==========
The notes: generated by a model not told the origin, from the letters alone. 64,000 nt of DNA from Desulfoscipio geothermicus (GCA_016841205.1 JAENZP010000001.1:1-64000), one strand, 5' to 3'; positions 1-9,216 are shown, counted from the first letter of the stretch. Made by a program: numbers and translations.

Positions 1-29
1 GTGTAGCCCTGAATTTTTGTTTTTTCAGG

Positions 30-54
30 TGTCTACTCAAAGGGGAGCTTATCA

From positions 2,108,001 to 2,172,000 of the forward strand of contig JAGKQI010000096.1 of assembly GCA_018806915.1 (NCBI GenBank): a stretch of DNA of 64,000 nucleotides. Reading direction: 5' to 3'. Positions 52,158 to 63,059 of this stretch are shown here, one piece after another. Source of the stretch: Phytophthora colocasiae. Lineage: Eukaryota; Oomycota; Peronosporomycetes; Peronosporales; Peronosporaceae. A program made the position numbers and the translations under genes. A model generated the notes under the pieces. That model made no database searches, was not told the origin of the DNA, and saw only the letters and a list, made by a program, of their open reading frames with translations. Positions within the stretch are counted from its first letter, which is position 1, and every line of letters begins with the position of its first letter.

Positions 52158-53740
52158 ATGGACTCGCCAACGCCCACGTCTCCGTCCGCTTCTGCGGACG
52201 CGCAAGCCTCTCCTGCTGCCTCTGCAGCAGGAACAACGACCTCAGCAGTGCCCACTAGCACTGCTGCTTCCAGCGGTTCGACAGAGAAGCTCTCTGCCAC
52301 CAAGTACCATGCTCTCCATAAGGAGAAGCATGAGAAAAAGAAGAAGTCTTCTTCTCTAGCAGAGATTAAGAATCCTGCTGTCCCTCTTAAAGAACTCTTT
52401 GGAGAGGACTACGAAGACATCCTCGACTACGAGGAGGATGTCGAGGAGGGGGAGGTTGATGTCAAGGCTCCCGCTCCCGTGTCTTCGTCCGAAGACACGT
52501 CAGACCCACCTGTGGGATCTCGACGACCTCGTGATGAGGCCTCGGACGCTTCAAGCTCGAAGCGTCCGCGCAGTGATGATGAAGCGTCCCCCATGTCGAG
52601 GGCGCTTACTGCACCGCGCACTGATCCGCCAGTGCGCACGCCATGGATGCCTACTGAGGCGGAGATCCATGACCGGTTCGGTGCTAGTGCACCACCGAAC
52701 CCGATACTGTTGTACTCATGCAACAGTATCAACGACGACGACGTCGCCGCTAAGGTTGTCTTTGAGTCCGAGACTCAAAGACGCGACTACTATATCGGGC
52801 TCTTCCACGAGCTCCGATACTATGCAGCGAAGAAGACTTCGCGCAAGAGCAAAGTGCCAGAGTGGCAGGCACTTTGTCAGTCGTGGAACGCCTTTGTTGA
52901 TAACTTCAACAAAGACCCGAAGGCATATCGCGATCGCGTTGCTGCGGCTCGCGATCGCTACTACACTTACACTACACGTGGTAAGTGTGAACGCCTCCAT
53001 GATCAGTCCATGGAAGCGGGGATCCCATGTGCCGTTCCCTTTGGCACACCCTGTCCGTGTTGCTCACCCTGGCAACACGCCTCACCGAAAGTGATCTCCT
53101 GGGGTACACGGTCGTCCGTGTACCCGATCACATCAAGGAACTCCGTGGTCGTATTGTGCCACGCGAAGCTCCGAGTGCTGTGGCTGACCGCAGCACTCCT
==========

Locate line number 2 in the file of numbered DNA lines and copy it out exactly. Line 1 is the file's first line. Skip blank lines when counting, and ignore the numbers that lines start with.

Positions 1-29